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Can video gaming improve children's cognitive prowess?

A research study conducted by no less an authority as Oxford University suggests video games can help a child's development

Posted by Hannah Oakman | October 06, 2015 | Technology

There is little doubt that high-quality digital content in a classroom set up can help to improve the educational experience of a wide range of children.

The appropriate use of digital resources can become an integral part of a pedagogical strategy, but surely the role of video games has little place in the development of children's minds? Or does it? A research study conducted by no less an authority as Oxford University suggests otherwise.

Firstly, the oft-cited notion that video games engender negative outcomes for kids is undermined by the report, first published in the journal Pediatrics. Their findings showed that the sociability of children who played such games for about an hour a day was actually improved, when compared to other groups. Indeed, Dr Andrew Przybylski, of the Oxford Internet Institute, who authored the report said that high levels of video gaming appeared to be linked to children's behavioural problems in only the weakest sense, something that is often claimed of gaming.

So much for debunking the idea that video gaming necessarily leads to unwanted outcomes. Can it really stimulate children's brains? According to the report, “games provide a wide range of novel cognitive challenges,” which, in turn, leads to opportunities for children to explore in a safe environment. Because gaming can also be fun pursuit, often conducted with friends, the report also claims that these cognitive hurdles lead to improved, “socialisation with peers.” Furthermore, the report went on to state that there were a number of reasons to consider that playing video games might offer beneficial cognitive outcomes when compared to other screen-based activities. In particular, the report's researchers were keen to compare 'active' video gaming with 'non-interactive' entertainment, like watching television.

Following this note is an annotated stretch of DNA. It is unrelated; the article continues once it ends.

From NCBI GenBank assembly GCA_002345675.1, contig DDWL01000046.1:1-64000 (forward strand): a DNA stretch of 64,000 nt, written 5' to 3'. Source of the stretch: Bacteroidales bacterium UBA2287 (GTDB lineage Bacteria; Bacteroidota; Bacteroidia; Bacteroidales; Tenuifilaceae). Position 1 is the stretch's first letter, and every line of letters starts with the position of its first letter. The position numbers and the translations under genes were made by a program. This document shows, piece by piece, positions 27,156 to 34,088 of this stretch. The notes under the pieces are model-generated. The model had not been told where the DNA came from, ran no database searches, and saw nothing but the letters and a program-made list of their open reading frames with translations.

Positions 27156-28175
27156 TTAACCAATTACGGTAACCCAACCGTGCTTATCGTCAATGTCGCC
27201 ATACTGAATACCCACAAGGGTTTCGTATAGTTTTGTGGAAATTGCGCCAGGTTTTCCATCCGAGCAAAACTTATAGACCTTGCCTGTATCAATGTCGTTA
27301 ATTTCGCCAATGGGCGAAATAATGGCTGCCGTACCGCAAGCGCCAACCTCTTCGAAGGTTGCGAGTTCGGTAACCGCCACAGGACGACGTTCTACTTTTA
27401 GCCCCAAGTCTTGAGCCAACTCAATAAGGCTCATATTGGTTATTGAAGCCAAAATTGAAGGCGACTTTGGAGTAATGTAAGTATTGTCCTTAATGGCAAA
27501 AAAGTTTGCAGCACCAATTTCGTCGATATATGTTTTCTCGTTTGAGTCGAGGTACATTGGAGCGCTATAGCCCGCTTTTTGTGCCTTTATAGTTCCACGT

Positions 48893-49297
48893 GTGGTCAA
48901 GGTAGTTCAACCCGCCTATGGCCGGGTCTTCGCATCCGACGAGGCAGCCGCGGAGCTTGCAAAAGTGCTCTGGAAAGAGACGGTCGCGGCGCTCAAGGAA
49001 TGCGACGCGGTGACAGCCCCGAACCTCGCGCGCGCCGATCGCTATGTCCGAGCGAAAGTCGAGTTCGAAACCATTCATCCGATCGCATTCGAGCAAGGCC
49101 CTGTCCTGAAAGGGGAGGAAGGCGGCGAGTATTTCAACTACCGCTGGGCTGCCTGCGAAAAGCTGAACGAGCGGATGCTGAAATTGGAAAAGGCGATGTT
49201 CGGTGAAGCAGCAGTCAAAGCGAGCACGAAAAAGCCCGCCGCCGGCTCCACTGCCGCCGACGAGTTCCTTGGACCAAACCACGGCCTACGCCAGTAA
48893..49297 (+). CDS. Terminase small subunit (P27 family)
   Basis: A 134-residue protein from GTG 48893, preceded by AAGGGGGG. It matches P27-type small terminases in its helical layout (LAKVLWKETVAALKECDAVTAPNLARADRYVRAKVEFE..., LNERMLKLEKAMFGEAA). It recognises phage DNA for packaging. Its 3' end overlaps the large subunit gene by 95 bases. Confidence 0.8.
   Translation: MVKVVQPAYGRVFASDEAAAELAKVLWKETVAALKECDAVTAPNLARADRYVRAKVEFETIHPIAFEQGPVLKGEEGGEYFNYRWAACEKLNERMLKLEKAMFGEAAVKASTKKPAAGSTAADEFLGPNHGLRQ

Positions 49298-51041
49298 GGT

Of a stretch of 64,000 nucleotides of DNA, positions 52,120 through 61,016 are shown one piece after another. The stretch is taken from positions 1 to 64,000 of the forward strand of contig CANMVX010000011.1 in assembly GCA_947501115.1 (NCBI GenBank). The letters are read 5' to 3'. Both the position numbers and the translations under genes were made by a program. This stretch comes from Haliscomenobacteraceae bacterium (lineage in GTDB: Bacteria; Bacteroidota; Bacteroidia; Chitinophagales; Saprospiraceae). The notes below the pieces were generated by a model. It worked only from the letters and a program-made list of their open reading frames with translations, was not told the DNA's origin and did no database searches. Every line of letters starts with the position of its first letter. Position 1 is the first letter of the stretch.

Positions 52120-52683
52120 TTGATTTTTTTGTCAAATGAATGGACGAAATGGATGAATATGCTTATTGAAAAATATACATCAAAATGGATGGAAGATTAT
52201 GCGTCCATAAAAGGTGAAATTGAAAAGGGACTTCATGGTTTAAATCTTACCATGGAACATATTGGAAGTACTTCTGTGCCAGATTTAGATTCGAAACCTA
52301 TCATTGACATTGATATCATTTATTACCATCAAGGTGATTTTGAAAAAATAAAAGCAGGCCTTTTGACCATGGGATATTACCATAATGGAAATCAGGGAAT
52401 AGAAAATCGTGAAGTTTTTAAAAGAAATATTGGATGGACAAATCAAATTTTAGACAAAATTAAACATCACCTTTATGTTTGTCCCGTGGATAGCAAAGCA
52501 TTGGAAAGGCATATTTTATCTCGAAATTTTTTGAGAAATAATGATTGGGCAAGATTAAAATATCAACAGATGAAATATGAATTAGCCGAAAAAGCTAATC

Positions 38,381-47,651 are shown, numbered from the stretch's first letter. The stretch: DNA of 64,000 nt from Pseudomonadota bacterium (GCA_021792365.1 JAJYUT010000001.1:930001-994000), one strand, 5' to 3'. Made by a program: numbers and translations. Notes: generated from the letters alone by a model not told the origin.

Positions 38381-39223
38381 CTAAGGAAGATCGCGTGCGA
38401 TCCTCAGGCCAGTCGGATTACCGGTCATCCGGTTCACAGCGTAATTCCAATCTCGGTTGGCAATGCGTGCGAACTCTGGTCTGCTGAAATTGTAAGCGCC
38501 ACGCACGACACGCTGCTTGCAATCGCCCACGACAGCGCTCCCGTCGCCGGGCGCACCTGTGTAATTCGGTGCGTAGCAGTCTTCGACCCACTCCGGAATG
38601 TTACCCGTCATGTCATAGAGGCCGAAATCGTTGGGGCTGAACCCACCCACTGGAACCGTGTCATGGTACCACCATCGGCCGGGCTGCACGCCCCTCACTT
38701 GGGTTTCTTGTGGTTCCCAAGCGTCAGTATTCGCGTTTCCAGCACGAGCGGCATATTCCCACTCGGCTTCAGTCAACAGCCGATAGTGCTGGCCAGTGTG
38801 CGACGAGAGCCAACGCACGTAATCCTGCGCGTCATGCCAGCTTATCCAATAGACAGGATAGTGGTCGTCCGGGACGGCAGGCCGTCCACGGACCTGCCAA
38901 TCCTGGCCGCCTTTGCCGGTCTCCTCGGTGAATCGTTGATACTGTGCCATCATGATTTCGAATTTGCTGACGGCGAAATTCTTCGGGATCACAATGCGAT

Of course, it should be said that puzzle-solving and developing hand-eye coordination from playing games is often an age-related phenomenon. Younger children are likely to enjoy the simpler games available from online sources, such as Marvel Kids, where they can relate to the superhero themes readily. Older children are more predisposed to gaming platforms which rely more heavily on quick finger responses on consoles which can be manipulated in many different ways, often requiring the highest levels of coordination.

The results of the Oxford University study appears to counter a previous report into the effects of video gaming conducted in 2012. Published in the Journal of Personality and Social Psychology, this study primarily focussed on violent video games which were based in reality, often dystopian ones, such as the renowned Grand Theft Auto series. In contrast to the fantasy action of superhero games, this series of games was found to be linked to aggressiveness, but only in teenagers. Conducted by researchers from Dartmouth College in the United States, it collated data over the course of four years. With the benefit of the Oxford University report, therefore, the type of game being played seems to be crucial to the outcomes created in children's minds. Given the right sort of game which promotes sociability and puzzle-solving – and so long as it is played for a reasonable amount of time - it seems that cognitive prowess can indeed be improved by gaming.

 Image credit: www.freepik.com

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